Geoff Johns (writer of Green Lantern, Doomsday Clock, Shazam!, The Avengers): I remember specifically for me in the ’00s, I was really excited about a lot of the new voices coming up, like Brian Bendis and Greg Rucka. [After the ] ’90s where it was really flashy, over-the-top superheroes, and colorful. [The ’00s] was a bit of a grounding from that with some of that work. The work I did in the two thousands was — I call it — it’s like neoclassic, right? The JSA, Wally West/The Flash, I started Green Lantern in the mid-’00s. I really liked going back to the basics of what the concept was, while pushing them forward. Like the JSA, I always loved the idea of the Justice Society having roots in the ’40s in a first era, but really progressing and evolving and having legacy — because it’s such a huge part of DC Comics — and exploring that, but keeping the rich history.

Superman looks up at a billboard depicting first responders and healthcare workers, and says “Wow,” on the cover of 9-11: The World’s Finest Comic Book Writers & Artists, DC Comics (2001). Image: Alex Ross/DC Comics

September 11, 2001

Bryan Hill (writer of American Carnage, Killmonger, The Outsiders): I think the ’00s in comics are largely defined, like a lot of media, by living in a post-9/11 world. How do you tell stories about superheros when the real world seems to be absent of the ones we need? I think fiction had to catch up to that. In the 90s we were very safe. We were in this Clintonian economy where we were so safe that you can make a movie with Ed Norton about how Ikea was the biggest problem in your life. That felt safe. I shop at Ikea, so I need to get punched, you could make that movie.

Tom Brevoort (editor, Marvel Comics, senior vice president of publishing): More than anything else, I’d say [the definite movement of the ’00s] was a deepening of the concept of the “world outside your window” and the willingness of the various creators and companies to tell complex and sophisticated stories about the world we live in and the real world events therein. This all really started in the wake of the 9/11 tragedy, when comics were among the first entertainment media (due to our speed of production) to be able to effectively and emotionally deal with the aftermath of those attacks and the psychic scars that everybody was feeling. From there, as the decade went on, such stories with greater emotional depth became far more commonplace, and the biggest stories also tended to be those that were the most hard-hitting in terms of their story content (even though that content was often expressed through allegory.)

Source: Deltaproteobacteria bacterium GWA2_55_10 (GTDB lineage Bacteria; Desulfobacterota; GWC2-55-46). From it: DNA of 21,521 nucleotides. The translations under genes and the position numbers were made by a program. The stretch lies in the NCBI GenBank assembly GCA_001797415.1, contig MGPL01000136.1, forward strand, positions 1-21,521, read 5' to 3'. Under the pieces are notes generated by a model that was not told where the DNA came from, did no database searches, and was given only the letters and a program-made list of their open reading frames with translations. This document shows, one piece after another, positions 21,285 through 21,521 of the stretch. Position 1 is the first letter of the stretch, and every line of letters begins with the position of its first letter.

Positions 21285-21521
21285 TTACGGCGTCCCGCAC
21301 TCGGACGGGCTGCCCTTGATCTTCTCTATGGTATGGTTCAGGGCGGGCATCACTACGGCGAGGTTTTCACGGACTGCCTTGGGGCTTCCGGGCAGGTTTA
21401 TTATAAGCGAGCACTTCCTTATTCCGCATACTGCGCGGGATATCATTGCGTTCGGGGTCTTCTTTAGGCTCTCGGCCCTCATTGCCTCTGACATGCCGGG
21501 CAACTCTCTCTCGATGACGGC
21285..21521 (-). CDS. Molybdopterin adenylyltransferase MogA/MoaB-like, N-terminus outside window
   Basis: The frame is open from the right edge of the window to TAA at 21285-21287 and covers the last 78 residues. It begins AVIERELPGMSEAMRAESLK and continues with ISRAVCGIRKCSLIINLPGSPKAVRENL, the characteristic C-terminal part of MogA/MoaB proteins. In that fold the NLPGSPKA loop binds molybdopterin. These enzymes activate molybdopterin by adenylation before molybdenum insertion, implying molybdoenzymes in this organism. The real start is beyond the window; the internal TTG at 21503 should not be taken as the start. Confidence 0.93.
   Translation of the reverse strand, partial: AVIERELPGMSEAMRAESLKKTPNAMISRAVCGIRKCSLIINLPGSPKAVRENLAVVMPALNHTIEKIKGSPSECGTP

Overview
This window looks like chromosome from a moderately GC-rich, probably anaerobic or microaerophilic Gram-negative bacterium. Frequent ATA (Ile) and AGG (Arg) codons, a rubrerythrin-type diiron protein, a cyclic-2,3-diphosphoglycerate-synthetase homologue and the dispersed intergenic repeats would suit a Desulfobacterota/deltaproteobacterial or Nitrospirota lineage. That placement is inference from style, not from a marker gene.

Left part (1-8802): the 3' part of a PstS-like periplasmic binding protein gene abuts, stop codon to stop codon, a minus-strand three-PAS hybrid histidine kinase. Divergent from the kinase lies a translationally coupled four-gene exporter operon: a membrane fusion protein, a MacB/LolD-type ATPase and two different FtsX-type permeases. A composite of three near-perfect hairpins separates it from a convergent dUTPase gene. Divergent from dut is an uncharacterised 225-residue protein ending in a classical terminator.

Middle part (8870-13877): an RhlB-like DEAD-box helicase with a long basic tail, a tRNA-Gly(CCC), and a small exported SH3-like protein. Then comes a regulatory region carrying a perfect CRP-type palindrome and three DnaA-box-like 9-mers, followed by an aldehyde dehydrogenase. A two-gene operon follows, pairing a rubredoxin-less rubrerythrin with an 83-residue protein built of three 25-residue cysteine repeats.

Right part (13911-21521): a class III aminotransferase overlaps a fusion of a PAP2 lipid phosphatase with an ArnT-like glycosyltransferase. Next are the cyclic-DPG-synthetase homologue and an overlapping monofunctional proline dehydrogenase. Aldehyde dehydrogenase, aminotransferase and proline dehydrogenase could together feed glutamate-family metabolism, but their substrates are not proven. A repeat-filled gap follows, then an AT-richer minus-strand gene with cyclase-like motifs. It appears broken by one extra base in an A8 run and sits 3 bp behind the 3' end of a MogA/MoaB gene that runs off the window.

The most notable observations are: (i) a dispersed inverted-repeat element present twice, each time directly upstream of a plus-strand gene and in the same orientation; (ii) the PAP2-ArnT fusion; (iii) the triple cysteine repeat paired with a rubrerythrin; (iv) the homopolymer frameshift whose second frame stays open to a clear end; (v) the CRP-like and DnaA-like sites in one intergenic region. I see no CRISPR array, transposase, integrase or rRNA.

Superheroes go mainstream

Jim Lee (artist of Uncanny X-Men, Batman: Hush, Justice League; co-publisher at DC Comics): When I think about [the year] 2000 and Spider-Man coming out, the X-Men movies and all these things, the rise of the Marvel Cinematic Universe, the expectation for what superheroes are, everyone embracing the characters but not necessarily ... sort of the rise of superheroes becoming a cornerstone of pop culture. I know that’s not necessarily the comic books, but I think it plays into the story of “We didn’t rise as that water level rose.” Right?

I think, since then, publishers have been challenging themselves with [the question of] “How do we catch this wave?” How do we get out there on the periodical side and capture so much of the obvious passion and interest in these characters?

Dan Didio (writer of Metal Men, Sideways; co-publisher at DC Comics): We were talking about [the] “I Read Banned Comics” [sticker]; you gotta remember in the ’50s all comics were going to be banned. It wasn’t about a particular character or story, it was about a medium that they were trying to shut down. So it’s an intriguing question because, ultimately, we were the counterculture and now we’re the pop culture. That’s the weird shift for us, because in order to maintain our identity, we still have to push against the norm in some way. That is, I think in some ways, necessary.